Mainly aimed at North Americans but the principles apply to other nations.
Immigration – an issue very much in the news for which many people including politicians, the media, church people and others get ‘hot under the collar’.
Most people forget that virtually all Americans are immigrants of one sort or another. There are those who came ‘voluntarily’, seeking a better life. Others because of persecution of one form or another. And then there were those forced to come, whether they wanted to or not.
But, everybody forgets that there were people already living in what is known today as North America – the Native Americans.
Total American Indian/Alaska Native (AI/AN) alone population: 2.9 million or about 0.9 percent of the US population – it used to be over 20 million (most killed by diseases brought over by Europeans)
Native people die at higher rates than other Americans from
– tuberculosis: 600% higher? alcoholism: 510% higher? diabetes: 189% higher
– vehicle crashes: 229% higher? injuries: 152% higher? suicide: 62% higher
– Indian youth have the highest rate of suicide among all ethnic groups in the US and is the second-leading cause of death for Native youth aged 15-24
– The rate of aggravated assault among American Indians and Alaska Natives is roughly twice that of the country as a whole (600.2 per 100,000 versus 323.6 per 100,000)
– 1 out of 10 American Indians (12 and older) become victims of violent crime annually.
Most of the problems the Native Americans have experienced over the past three centuries have been due to settlers not recognising their nomadic lifestyle and the almost genocidal treatment brought about through conquest, bringing European illnesses, destruction of their animals and massacres of whole tribes.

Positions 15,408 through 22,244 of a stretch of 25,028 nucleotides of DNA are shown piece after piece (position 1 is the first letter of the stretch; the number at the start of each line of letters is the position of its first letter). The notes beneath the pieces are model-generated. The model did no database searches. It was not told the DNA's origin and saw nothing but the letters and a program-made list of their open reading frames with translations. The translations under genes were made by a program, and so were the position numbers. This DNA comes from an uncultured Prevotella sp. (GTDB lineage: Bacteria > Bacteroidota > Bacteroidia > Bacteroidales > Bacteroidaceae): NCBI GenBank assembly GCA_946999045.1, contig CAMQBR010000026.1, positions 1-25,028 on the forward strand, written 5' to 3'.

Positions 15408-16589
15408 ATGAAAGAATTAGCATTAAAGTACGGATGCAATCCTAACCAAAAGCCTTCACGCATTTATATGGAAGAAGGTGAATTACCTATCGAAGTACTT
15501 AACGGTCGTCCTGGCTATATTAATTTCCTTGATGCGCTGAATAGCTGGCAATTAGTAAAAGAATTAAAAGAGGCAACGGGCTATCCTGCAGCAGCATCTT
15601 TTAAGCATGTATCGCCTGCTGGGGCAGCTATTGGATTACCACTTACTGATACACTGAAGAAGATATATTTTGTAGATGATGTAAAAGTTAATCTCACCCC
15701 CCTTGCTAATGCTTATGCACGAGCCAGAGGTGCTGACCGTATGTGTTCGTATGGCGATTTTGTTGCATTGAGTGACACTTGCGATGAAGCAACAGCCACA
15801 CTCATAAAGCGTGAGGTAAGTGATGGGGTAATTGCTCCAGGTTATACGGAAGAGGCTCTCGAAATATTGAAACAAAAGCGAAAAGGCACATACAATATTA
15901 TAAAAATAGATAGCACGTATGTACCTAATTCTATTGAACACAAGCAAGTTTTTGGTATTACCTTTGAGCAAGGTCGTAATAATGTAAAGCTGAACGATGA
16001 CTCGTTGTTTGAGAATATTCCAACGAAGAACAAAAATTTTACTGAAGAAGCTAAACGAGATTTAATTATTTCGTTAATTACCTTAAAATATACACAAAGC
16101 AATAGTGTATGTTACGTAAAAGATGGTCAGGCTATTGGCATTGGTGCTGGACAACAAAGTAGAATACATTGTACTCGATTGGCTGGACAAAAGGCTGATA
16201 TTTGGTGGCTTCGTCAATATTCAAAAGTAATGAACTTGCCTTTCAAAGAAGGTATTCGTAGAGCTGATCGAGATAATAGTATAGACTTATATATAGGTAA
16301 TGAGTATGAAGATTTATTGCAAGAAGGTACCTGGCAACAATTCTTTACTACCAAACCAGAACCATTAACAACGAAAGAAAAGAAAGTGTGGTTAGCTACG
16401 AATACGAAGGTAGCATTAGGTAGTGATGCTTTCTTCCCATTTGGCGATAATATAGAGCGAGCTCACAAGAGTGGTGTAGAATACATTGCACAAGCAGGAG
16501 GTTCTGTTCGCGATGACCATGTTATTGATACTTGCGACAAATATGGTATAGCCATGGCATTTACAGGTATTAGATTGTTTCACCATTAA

Many Native Americans have successfully integrated into American society and there has been a re-assurgency in the use of indigenous languages and the teaching of their history and culture. But, there is still much discrimination by the States and others as well as their identities being assimilated in ‘Americanism’. The media has not shown any interest in their plight, nor has the much of the Church.
An example of this is that none of the tribes own their land and therefore, it can be exploited for oil and gas exploration – see the following article: http://www.reuters.com/article/us-usa-trump-tribes-insight-idUSKBN13U1B1
The Church itself has a mixed history of its treatment of Native Americans, but today, the many Christians among them are developing culturally appropriate forms of worship and taking leadership of their congregations. (see http://chief.org/ )
What are we going to do about it?
Maybe the Church could lead the way through repentance for the way it has treated Native Americans, asking them for their forgiveness. It could also make sure they are involved as equal partners in national collaborations like Mission America and the National Association of Evangelicals as well as local outreaches and social programs.